African Adventure, Take 2





“Travelling forces you to trust strangers and lose sight of all that familiar comfort of home and friends…Nothing is yours except the essential things – air, sleep, dreams, the sea, the sky.” 
- Cesare Pavase

Travel to a foreign country is a giant leap of faith. You may think you know what to expect, what has been planned. Even so, the very air you breathe feels different. The smells are not like home. You trust that people are good and honest and will set you on the right path. If you keep an open mind, it’s hard to go wrong.

We arrived at Zulu Nyala  late at night. It was very dark and hard to get our bearings. There were animal sounds, but not many people around. I remember thinking, I am definitely out of my comfort zone.  Sleep did not come easily.
But as usual, everything looks better by the light of day.
Our guide was there to pick us up bright and early and get this safari started…

This is what we saw the first day…

Most days we took two game drives, early in the morning and late afternoon. Though the reserve is fairly small, it never got dull. Even a small herd of impala crossing in front of the jeep was exciting.

We stayed at Zulu Nyala for five days. One day we took an excursion to another private game reserve nearby. It was spectacular!

Loads of rhino but none of the lions or elephants we had been hoping to see.
So two days later, when Bob and The Bonus Baby took a side trip to the Indian Ocean, I went back to Phinda with a group from our lodge.

A small herd of elephants was spotted almost right away.

We spent hours driving through the bush in search of lions, even after sunset. It seems that no matter where we turned, we had just missed them. The guides from the 3 jeeps were frantically radioing each other with possible sightings. Driving off road, with nothing but a small search light, I once again had to put my complete trust in a stranger. I had to assume that he was not going to let us be attacked by carnivores or get lost in the seemingly endless bush. I held my breath and hoped for the best.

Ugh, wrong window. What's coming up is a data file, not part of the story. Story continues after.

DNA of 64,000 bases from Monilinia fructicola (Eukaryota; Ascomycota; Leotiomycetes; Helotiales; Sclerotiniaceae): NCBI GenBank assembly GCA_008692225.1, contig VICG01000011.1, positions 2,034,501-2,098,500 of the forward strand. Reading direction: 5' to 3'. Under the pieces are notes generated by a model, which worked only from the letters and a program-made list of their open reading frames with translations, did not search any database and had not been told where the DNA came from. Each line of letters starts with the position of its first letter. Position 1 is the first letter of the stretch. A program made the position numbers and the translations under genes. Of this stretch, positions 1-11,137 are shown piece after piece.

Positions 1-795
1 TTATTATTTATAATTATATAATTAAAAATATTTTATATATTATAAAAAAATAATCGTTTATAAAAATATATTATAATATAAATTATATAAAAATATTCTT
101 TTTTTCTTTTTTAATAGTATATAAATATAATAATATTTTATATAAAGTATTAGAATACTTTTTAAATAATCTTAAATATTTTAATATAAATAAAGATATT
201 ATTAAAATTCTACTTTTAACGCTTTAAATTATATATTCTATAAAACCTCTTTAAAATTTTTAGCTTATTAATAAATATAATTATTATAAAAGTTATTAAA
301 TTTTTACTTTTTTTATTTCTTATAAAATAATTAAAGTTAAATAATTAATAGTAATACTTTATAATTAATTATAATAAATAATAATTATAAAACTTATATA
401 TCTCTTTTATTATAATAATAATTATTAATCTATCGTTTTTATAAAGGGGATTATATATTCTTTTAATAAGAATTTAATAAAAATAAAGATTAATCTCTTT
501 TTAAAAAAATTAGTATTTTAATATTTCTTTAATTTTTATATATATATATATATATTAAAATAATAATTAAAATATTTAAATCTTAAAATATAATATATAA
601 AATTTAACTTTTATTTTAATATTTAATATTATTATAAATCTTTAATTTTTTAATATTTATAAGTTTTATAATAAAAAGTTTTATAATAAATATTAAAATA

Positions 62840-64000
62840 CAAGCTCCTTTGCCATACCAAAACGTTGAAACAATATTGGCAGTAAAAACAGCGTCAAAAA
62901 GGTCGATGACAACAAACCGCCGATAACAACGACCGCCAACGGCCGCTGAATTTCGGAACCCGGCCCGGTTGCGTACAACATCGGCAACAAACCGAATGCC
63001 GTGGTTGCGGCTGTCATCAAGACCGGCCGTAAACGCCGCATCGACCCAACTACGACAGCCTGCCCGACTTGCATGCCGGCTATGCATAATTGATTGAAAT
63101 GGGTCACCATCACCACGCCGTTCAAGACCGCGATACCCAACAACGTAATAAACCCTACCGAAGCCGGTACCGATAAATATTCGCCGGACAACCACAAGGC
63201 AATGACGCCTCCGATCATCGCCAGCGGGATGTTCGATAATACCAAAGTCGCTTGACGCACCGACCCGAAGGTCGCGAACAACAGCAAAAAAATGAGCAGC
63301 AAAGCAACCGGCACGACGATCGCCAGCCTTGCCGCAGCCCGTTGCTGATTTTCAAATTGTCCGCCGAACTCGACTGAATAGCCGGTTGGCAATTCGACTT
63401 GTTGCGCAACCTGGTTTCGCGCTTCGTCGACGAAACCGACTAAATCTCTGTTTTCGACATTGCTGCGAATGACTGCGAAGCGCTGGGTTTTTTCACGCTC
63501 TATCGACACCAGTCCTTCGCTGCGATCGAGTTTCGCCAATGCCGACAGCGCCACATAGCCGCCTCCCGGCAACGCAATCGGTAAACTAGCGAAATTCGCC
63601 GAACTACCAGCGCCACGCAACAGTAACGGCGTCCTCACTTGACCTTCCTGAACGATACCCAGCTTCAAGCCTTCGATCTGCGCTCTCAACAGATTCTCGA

It was getting late and it seemed like the guides were reluctantly thinking about to heading back to camp. Then there she was…a beautiful lioness and her cubs, walking single file. I wish I had a National Geographic caliber photo to show you here, but I don’t. I do have this…

The lioness led her cubs to a freshly killed wildebeest. They ate happily for a few minutes, then two large males showed up, wanting a share. We sat and watched the drama and feast (from the safety of our jeep) for almost an hour. It was hard to even grasp what we were seeing right in front of us, only  50 feet away. The animals paid no mind to the vehicles at all (that was a relief!).

Posting these pictures and writing this post is like reliving the whole experience. It’s wonderful! Thanks for giving me the opportunity to share.
Tomorrow we go to Cape Town. I hope you’ll come along.

Print Friendly

Please leave a comment

*